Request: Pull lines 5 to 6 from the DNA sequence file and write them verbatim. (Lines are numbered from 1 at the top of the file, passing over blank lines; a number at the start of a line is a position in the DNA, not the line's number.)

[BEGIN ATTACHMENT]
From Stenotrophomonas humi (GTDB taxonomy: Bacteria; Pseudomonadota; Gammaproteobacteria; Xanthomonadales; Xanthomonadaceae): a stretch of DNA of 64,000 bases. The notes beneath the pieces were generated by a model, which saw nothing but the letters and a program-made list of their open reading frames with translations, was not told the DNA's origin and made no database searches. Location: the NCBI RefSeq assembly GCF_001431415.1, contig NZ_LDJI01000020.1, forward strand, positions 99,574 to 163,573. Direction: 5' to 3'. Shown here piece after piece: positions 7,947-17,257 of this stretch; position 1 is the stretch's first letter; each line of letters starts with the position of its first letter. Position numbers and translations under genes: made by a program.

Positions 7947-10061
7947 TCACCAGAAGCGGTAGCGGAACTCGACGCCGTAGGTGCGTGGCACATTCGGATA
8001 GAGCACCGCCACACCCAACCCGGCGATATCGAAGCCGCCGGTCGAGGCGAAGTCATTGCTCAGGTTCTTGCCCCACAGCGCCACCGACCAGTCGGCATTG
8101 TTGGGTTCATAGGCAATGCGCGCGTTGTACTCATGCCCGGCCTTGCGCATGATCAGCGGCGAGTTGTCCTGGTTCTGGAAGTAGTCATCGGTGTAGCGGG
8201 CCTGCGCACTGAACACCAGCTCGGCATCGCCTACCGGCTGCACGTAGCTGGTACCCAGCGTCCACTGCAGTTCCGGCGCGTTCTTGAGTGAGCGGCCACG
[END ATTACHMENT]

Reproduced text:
8101 TTGGGTTCATAGGCAATGCGCGCGTTGTACTCATGCCCGGCCTTGCGCATGATCAGCGGCGAGTTGTCCTGGTTCTGGAAGTAGTCATCGGTGTAGCGGG
8201 CCTGCGCACTGAACACCAGCTCGGCATCGCCTACCGGCTGCACGTAGCTGGTACCCAGCGTCCACTGCAGTTCCGGCGCGTTCTTGAGTGAGCGGCCACG